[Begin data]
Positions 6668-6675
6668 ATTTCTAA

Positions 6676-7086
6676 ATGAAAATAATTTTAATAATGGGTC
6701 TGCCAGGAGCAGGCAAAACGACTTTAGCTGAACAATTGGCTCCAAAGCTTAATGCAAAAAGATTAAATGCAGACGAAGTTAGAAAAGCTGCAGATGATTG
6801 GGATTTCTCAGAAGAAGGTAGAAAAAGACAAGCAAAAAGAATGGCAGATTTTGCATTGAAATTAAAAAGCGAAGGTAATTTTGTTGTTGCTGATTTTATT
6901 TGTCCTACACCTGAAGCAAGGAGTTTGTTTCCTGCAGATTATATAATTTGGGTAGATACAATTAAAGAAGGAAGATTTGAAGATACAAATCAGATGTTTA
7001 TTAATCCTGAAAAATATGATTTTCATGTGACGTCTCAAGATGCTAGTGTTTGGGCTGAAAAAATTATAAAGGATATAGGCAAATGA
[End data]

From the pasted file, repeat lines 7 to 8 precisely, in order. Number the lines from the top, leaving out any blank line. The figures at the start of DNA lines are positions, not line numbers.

6901 TGTCCTACACCTGAAGCAAGGAGTTTGTTTCCTGCAGATTATATAATTTGGGTAGATACAATTAAAGAAGGAAGATTTGAAGATACAAATCAGATGTTTA
7001 TTAATCCTGAAAAATATGATTTTCATGTGACGTCTCAAGATGCTAGTGTTTGGGCTGAAAAAATTATAAAGGATATAGGCAAATGA